Tereng­ganu MB: RM180,000 tree hi­ber­nat­ing, not dead

New Straits Times - - News -

KUALA TERENG­GANU: The state govern­ment has re­futed a re­port claim­ing that an im­ported Brazil­ian silk floss tree, cost­ing RM180,000, has died five months af­ter be­ing trans­planted in Kuala Nerus.

It is now mulling le­gal ac­tion against those who made the claims.

Tereng­ganu Men­teri Be­sar Datuk Seri Ah­mad Razif Ab­dul Rah­man yes­ter­day slammed the re­port as in­ac­cu­rate.

“Firstly, the tree is not dead. This species ac­tu­ally ‘hi­ber­nates’ and the leaves may have fallen off due to the hot trop­i­cal weather and soil conditions.

“Sec­ondly, we, the state govern­ment, did not buy the tree and are not re­spon­si­ble for its up­keep.

“The tree was pro­vided by the town­ship’s project con­trac­tor as part of its de­vel­op­ment plan to beau­tify the park.

“So, please do not drag us into the con­tro­versy. The mat­ter has been ex­plained be­fore,” said Razif at the Na­tional SME Week 2017 launch by In­ter­na­tional Trade and In­dus­try Min­is­ter Datuk Seri Mustapa Mo­hamed at Tereng­ganu Trade Cen­tre.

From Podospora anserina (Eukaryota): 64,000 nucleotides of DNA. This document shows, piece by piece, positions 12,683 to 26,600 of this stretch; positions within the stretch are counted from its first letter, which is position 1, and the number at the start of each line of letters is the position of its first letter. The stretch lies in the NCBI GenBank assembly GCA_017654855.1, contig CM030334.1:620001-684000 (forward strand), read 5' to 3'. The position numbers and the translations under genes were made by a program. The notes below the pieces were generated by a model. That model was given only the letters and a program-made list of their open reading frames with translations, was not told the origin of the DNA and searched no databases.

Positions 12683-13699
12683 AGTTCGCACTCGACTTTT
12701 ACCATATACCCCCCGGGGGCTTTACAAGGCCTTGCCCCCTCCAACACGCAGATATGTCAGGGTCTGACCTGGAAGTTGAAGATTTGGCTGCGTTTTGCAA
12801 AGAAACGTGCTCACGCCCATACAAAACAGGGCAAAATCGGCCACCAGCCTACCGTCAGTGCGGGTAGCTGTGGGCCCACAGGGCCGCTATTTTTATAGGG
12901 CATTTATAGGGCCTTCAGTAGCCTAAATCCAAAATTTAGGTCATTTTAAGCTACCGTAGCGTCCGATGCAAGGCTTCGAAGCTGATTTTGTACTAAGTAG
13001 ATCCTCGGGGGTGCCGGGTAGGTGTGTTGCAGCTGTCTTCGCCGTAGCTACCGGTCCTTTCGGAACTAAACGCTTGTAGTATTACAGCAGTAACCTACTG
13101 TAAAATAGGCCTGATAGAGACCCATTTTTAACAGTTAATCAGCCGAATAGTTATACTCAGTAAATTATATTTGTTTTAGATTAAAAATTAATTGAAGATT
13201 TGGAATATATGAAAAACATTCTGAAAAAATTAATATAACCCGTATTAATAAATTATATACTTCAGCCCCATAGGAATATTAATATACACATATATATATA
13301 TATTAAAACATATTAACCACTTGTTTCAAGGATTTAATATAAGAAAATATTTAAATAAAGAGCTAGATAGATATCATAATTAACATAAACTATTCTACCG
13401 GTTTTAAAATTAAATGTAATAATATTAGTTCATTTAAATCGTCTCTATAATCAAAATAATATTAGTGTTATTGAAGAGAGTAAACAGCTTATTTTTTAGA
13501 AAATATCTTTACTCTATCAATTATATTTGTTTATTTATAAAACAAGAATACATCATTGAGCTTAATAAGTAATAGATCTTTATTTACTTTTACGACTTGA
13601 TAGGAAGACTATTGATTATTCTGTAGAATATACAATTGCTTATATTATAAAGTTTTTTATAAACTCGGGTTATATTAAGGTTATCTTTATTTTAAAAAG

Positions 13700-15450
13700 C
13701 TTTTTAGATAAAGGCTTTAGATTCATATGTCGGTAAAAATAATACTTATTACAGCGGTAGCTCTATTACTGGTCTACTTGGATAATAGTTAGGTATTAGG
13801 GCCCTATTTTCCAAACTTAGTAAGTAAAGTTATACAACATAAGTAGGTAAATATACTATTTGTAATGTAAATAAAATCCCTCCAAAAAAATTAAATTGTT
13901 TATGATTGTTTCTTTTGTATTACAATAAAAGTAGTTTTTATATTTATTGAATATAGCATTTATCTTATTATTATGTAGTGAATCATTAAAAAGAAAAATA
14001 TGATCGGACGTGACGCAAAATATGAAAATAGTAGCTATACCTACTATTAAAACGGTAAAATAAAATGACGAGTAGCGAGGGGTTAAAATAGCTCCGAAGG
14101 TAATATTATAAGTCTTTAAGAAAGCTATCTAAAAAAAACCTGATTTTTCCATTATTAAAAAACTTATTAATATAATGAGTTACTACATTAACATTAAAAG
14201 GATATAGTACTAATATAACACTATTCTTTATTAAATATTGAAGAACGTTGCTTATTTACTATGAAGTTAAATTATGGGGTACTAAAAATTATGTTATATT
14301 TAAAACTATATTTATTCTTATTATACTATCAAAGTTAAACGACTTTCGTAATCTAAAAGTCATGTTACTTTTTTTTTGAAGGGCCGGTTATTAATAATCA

Razif said he would re­fer the mat­ter to the state le­gal ad­viser for ac­tion, in­clud­ing sum­mon­ing peo­ple to court.

In Fe­bru­ary, Razif’s ad­min­is­tra­tion was ac­cused of spend­ing pub­lic funds to buy the 3.5m tree.

The mat­ter was de­bated at the state assem­bly.

He had said that the tree had been con­trib­uted by the town­ship’s project con­trac­tor to beau­tify the land­scape and was a land­mark to draw vis­i­tors to the new town­ship.

The silk floss tree, Ceiba speciosa, is a species of de­cid­u­ous tree that loses its leaves sea­son­ally, leav­ing the plant bar­ren of any fo­liage or flow­ers for a cer­tain pe­riod, sim­i­lar to the leaves of the maple trees in au­tumn.

The loss of its fo­liage gives an im­pres­sion that it is hi­ber­nat­ing and to those un­fa­mil­iar would think that the plant is dead.

The silk floss tree in Kuala Nerus is go­ing through a win­ter­ing phase and will pro­duce leaves and bloom when conditions are right.

The tree, in its nat­u­ral habi­tat in Ar­gentina, Bo­livia, Paraguay, Uruguay and Brazil, is ex­posed to drought and mod­er­ate cold, which ex­plains the wa­ter re­ten­tion based on the vase-shaped trunk and leaf­less canopy.

De­spite hi­ber­nat­ing, the tree trunk is ca­pa­ble of pho­to­syn­the­sis due to high chloro­phyll con­tent, es­pe­cially in young trees.


The silk floss tree in Kuala Nerus, Tereng­ganu.

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